I will put on sunscreen and my Indiana Jones hat and carry water if I must, but I’d rather not be hot, thank you. So I loaded the boats onto the car the night before, and my son and I made a leisurely departure for “Lake” Nippenicket just after 8am. I had no particular goal except to see what nature was up to, so we didn’t go far. I spent more time drifting, looking, picture-taking, than paddling. And that was good.
The vaguely willow-like plant growing in thickets near shore
is water "willow" (Decodon verticillatus)
Here is water willow in flower.
The prettiest and sweetest-smelling of the two water lilies common around here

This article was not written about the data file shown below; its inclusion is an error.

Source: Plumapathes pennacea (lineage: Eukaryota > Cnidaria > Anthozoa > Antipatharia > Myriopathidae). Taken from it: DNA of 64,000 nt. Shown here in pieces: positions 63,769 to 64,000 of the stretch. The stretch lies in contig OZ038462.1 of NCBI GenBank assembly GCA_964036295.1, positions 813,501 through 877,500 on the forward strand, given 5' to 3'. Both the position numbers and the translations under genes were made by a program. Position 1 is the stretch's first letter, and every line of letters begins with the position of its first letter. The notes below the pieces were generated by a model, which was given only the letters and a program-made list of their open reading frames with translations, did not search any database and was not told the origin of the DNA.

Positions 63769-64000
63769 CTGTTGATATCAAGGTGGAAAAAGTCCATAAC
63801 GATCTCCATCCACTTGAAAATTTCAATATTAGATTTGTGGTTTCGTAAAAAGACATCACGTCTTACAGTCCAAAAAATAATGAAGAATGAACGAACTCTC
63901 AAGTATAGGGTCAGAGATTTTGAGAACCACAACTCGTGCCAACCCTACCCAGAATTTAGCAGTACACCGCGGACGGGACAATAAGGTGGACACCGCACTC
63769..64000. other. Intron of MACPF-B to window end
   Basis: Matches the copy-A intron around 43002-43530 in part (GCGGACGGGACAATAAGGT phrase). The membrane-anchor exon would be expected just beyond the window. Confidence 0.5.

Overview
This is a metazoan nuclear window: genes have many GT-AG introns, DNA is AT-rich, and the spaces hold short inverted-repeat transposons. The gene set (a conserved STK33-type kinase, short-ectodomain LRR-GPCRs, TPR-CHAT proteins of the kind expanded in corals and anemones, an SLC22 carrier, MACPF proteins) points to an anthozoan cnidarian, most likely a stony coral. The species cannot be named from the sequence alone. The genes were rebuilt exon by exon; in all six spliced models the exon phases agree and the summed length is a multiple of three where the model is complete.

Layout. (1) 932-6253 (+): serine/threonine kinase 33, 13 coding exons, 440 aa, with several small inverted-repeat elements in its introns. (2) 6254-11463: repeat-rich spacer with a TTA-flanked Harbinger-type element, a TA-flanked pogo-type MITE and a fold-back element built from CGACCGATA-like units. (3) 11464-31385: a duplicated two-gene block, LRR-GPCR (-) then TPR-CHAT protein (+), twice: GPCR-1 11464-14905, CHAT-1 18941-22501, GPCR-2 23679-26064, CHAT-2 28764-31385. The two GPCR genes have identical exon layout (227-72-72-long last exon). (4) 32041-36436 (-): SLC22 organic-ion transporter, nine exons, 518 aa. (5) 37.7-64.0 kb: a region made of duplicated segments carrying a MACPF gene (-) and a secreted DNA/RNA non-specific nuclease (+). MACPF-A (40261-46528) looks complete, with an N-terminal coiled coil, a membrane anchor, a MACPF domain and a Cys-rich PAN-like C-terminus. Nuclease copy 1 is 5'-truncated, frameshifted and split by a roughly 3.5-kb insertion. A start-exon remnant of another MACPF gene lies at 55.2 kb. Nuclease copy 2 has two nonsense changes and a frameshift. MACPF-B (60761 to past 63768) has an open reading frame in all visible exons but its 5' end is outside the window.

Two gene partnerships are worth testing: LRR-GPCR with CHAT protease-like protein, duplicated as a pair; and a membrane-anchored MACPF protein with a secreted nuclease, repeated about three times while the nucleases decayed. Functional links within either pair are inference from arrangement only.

is the white one, Nymphea odorata. The tiny midge-like insects are so small
I doubt they are pollinators.
This delicately beautiful flower is a kind of fringed loosestrife, Lysimachia hybrida.
Notice the fringes on the edge of the petals, the central one longest.
I'm not sure of this fern. It has a leaf a lot like cinnamon fern but smaller and softer.
The purple loosestrife is pollinated
by both bumblebees and honeybees.
Pickerelweed (Pontederia cordata) is a graceful plant
that cannot easily be mistaken for anything else.
Buttonbush, Cephalanthus occidentalis.
Climbing over the tops of the buttonbush is a vine that turns out to belong the the aster family: climbing hempweed (Mikania scandens)--no relation to hemp/cannabis.
After an hour or so it was time to head back to the ramp: I had projects to do. We made a race of it, and of course the Old Man won. (I had something to prove, you see.)